University of Tübingen.
Samuel earned his medical degree in 1763 from the University of Leiden at the young age of 18. While living in the Dutch Republic, Gmelin developed a keen interest in marine algae. In 1766 he was appointed professor of botany at Street St. Petersburg.
In the following year he was sent on an expedition to study the natural history of the Russian Empire.
He explored the rivers Don and Volga, and the western and eastern coasts of the Caspian Sea. Whilst travelling in the Caucasus he was taken hostage by Usmey Khan of Khaïtakes and died of ill treatment in captivity in Akhmedkent.
He was only 30 years of age. His death led to Russian punitive expedition which briefly conquered Derbent.
Gmelin was the author of Historia Fucorum (1768), the first work dedicated to marine biology, dealing exclusively with algae and the first using the binomial system of nomenclature.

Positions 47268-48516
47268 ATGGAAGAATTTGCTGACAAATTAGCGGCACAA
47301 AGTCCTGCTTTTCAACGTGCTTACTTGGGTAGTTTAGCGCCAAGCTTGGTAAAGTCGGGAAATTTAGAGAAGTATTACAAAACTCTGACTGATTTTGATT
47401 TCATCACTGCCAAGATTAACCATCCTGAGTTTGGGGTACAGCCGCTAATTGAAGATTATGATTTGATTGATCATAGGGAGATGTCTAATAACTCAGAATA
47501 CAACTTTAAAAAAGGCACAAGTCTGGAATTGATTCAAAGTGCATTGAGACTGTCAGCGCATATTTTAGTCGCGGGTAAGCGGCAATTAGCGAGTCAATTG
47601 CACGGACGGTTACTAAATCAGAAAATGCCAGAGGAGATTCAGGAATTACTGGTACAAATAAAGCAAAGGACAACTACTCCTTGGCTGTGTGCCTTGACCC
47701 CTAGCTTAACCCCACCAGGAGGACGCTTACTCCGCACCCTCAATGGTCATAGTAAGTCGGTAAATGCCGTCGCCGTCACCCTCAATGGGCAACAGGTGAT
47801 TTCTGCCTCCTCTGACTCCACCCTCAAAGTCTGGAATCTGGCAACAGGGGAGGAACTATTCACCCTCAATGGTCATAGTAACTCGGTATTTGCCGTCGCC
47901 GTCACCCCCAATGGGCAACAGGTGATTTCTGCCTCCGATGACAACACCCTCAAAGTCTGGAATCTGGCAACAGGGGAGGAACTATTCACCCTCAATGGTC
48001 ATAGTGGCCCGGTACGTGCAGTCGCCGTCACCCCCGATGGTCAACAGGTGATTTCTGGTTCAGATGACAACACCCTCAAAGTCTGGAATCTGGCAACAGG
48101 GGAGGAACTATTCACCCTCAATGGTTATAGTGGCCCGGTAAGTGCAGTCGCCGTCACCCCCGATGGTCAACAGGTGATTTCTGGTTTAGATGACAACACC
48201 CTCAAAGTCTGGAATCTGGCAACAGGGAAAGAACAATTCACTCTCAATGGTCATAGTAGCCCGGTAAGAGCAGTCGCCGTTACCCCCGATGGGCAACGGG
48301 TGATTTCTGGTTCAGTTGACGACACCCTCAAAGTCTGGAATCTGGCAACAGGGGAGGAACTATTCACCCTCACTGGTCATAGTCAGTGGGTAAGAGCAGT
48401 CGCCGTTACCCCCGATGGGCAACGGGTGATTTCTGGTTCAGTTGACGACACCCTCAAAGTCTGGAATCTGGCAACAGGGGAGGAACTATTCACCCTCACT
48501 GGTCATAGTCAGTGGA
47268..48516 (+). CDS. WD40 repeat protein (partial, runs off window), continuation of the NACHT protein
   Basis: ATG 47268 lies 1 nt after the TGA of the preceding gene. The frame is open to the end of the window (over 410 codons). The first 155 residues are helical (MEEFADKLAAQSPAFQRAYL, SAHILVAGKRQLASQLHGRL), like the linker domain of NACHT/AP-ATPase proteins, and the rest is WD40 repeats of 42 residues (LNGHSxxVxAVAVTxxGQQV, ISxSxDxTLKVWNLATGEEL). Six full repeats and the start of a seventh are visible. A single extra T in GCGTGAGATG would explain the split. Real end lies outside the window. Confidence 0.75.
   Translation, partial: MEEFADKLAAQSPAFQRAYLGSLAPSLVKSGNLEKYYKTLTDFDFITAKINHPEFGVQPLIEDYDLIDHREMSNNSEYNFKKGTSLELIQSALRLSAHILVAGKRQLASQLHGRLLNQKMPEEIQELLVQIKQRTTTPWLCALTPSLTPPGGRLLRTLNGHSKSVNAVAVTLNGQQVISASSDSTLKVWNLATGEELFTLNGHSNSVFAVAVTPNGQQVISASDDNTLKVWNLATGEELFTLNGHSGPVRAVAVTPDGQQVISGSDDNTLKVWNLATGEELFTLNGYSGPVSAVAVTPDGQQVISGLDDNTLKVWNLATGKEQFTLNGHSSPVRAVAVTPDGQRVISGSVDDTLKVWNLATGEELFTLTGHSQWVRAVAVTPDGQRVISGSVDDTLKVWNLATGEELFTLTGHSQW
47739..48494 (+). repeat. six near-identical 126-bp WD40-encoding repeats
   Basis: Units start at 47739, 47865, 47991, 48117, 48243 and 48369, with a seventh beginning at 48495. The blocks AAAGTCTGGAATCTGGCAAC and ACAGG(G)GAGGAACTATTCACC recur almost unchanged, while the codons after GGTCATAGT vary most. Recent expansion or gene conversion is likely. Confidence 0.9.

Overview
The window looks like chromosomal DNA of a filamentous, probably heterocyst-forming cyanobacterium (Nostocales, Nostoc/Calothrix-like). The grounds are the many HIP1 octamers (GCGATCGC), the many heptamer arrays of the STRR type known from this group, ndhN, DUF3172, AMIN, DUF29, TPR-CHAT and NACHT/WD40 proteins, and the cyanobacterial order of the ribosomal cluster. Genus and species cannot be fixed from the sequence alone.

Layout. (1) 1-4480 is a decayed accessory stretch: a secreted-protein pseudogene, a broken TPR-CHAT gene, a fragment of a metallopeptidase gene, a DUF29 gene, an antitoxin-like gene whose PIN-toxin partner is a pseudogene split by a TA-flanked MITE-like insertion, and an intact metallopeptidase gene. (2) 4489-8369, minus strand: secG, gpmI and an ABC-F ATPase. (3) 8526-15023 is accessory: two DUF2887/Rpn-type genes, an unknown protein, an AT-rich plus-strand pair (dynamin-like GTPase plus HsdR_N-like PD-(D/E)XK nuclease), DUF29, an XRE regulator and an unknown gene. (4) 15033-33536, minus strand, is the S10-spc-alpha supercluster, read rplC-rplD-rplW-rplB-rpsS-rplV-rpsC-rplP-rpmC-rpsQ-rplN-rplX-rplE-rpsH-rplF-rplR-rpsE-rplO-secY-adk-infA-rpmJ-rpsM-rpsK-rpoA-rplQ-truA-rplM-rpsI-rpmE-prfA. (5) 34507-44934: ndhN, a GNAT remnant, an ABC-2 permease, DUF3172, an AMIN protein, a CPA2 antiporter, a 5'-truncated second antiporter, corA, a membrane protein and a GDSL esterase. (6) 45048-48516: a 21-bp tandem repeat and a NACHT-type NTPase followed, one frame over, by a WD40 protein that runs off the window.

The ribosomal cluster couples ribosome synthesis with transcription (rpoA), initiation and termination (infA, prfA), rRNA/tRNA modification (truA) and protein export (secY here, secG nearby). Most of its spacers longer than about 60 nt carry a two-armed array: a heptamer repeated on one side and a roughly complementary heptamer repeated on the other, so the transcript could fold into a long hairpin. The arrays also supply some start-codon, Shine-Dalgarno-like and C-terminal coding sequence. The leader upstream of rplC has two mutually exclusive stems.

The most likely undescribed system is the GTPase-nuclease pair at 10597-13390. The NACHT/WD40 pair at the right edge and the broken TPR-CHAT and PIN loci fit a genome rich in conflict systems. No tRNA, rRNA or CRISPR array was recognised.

lieutenant includes elaborate illustrations of seaweed and marine algae on folded leaves. However, algal specimens used by Gmelin in the Historia fucorum are thought to no longer exist (Dixon & Irvine, 1970). The results of his travels were published in Reise durch Russland zur untersuchung der drey natur-reiche (Trip through Russia to study the three natural provinces) (1770–1784, 4 vols).
The final volume was to be completed by Guldenstadt but was ultimately edited by Peter Simon Pallas after Guldenstadt"s death.
Russian Academy of Sciences. Russian Academy of Sciences.